Resorts World Arena to become biggest in UK after £45 million revamp

Resorts World Arena will be able to hold bigger crowds than The O2 after plans to hugely expand the venue were given the go-ahead.

The venue, which currently welcomes crowds of just over 15,500, sits comfortably as the fourth largest in the UK, just behind Birmingham's other arena - the Utilita Arena in Brindley place, which holds a further 200 people. Both are dwarfed by London's O2 Arena and the Manchester Arena, which have 20,000 and 21,000 seats respectively.

The revamp, which will see up to £45 million invested in the complex, would make Resorts World Arena the largest arena venue in the country, boasting 21,600 seats - an increase of 6,000 on current numbers.

Borough councillors gave their backing to the expansion, although some were sorry to see the end of an era for the original arena - which opened its doors 40 years ago as Birmingham International Arena. It's had a variety of names across the years, including the Genting Arena and the LG Arena, but will be best known to thousands as the NEC Arena, a name that was used between 1983 and 2008. Cllr David Cole said:

"I'm sad that the iconic look of the current arena is set to disappear. When I come back from late-night council meetings, especially in the winter, it's lit-up quite well and the towers and the support structures do it justice."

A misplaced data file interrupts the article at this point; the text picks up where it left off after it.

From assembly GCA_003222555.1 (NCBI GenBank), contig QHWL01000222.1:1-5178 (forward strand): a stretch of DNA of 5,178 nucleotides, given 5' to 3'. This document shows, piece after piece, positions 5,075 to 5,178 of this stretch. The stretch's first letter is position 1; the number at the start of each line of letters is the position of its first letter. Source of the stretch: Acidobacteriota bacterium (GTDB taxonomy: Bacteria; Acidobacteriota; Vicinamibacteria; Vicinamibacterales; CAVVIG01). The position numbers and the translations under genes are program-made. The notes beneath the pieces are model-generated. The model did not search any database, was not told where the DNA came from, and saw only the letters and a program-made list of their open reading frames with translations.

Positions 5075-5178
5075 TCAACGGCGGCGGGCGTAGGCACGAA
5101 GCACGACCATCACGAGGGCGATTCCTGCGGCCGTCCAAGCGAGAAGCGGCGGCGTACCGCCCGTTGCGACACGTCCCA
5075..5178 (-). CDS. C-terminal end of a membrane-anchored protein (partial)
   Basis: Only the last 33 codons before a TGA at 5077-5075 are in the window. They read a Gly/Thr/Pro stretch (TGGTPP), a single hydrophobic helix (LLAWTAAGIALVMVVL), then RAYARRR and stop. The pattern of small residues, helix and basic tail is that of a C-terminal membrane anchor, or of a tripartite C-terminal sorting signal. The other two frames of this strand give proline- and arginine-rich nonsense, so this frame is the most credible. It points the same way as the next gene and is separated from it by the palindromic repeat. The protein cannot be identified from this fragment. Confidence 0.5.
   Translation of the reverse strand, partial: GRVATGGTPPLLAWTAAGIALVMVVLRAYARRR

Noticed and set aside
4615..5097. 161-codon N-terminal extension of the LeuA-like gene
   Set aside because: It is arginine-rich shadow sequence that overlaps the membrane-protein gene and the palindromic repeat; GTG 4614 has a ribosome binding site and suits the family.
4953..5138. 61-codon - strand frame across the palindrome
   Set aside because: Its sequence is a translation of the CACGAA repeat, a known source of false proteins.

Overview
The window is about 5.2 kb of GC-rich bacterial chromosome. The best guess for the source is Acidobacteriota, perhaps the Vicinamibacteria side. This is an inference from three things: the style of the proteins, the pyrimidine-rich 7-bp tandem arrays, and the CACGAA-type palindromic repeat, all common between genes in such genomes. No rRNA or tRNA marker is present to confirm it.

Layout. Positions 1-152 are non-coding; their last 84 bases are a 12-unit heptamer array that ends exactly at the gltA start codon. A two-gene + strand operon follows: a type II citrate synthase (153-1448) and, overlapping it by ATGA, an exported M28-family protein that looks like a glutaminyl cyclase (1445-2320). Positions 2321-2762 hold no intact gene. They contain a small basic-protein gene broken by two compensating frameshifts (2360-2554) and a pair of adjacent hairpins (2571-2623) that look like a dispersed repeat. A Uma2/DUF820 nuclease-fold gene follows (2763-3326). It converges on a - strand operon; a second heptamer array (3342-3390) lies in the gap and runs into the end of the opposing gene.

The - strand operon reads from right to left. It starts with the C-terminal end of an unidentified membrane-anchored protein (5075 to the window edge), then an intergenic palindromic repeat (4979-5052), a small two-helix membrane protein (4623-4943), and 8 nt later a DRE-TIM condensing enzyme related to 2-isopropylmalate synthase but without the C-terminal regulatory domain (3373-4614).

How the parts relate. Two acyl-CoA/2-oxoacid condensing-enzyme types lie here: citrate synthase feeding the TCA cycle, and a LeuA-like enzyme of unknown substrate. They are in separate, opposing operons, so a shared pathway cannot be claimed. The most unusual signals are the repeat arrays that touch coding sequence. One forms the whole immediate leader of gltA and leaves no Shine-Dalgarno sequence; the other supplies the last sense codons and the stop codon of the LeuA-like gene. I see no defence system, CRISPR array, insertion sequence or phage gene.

The development will involve replacing the existing roof with a design that sits 10 metres higher than the current structure. Work is due to be completed in time for Birmingham's Commonwealth Games in 2022. Cllr Glenis Slater added:

"[The scheme] is very much needed if it's going to keep up with the other cities in this country, but there needs to be a serious look at how the surrounding roads coped with big events at the venue going forward."

Kim Allen, a council planning officer, said the plans had been scrutinised by Highways England because of the site's proximity to the M42. Her colleague, Ben Malin, added that the council had also been involved in discussions about the impact on traffic, with modelling suggesting there wouldn't be a "severe" impact. He told committee members that:

"It's also worth noting that [the application] for the improvements to the M42 junction was recently approved, which should then also ease congestion in and around that area in future."

Papers submitted to the council on behalf of the NEC Group argued the old arena had become outdated and the revamp would help the destination keep up to date with the demands of the biggest live shows.

160 jobs would be created on the construction project and up to 800 would be employed to work during the biggest events - almost a third more than at present. Cllr Richard Holt, chair of the planning committee, said:

"I think we've got a world-class venue here, whereby we should be proud of the international events we are able to host in our area. It's clearly a victim of its own success in that it needs more space."


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